• The benefit of the bargain harm, where plaintiffs claim that consumers would have allegedly paid less or not purchased the product at issue had they not allegedly been misled or had defendants not acted in in bad faith, because of improper labeling, advertising, or disclosure
  • Diminished resale value of a durable good due to the challenged conduct
  • Demand and price inflation claims that plaintiffs argue caused class-wide impact, even for consumers who were not influenced by the challenged conduct

Class certification in these cases frequently turns on the particulars of the challenged conduct, the overall structure of the industry and the market, and the characteristics of individual transactions. We evaluate these issues through empirical research within a framework of sound economic concepts.

Individual actions involving allegations of fraud and misrepresentation are often brought by a defendant’s competitors. These cases may require a focus on the relevant market, quantification of the effect of the challenged conduct on demand and prices for competing products, and estimation of damages suffered by competitors due to the defendant’s alleged fraud or misrepresentation.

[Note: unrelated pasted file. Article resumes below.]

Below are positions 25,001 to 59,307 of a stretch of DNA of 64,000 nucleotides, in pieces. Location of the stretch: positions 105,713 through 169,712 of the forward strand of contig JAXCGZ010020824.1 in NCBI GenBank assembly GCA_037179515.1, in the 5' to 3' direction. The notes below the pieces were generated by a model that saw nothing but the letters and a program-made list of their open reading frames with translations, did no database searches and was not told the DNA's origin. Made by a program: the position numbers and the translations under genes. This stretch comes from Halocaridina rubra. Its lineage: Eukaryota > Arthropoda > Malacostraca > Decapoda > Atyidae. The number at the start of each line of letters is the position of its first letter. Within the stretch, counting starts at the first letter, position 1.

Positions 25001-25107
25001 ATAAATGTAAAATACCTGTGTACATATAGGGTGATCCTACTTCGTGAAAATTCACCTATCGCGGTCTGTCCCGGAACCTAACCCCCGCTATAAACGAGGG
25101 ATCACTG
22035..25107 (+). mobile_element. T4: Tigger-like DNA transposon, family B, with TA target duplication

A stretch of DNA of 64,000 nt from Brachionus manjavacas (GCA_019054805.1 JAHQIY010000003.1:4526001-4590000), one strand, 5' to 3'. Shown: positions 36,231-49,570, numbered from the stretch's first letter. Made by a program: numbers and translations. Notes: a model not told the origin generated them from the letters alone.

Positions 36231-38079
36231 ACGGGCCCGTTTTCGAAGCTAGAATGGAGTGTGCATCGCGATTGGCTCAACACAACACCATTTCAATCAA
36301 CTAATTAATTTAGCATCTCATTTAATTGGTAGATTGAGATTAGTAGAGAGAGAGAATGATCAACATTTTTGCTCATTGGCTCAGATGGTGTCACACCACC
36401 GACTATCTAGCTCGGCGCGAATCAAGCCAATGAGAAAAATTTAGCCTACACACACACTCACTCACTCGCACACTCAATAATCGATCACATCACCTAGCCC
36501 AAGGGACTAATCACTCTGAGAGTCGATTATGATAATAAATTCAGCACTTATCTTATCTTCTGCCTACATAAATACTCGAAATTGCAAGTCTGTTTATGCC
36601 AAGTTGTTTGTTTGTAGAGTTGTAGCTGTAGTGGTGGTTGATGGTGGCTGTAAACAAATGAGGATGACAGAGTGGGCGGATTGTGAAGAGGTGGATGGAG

In addition to lost sales and price erosion, some plaintiffs may also seek reputational damages and punitive damages. We have substantial experience analyzing these specific types of claims, applying our expertise in economics, marketing, finance, econometrics, and accounting.

Our experience in individual actions includes allegations of fraud and misrepresentation in matters involving a broad array of industries and consumer products.

Cornerstone Research staff and experts have significant experience in survey design, including analyzing and implementing reliable sampling techniques. We regularly conduct and critique surveys of market participants to assess consumer behavior, attitudes, and preferences, and to address issues relating to exposure, reliance, and materiality. In some cases, we supplemented these empirical findings with analysis of data originally collected over the course of business as well as from publicly available data sources.

Cornerstone Research regularly formulates and implements empirical analyses to respond to economic and financial issues. We have specialized staff with expertise in advanced modeling and statistical techniques, including difference-in-differences, hedonic regression, and synthetic control methods, among others. We frequently use real-world, large datasets with sophisticated statistical and econometric methods.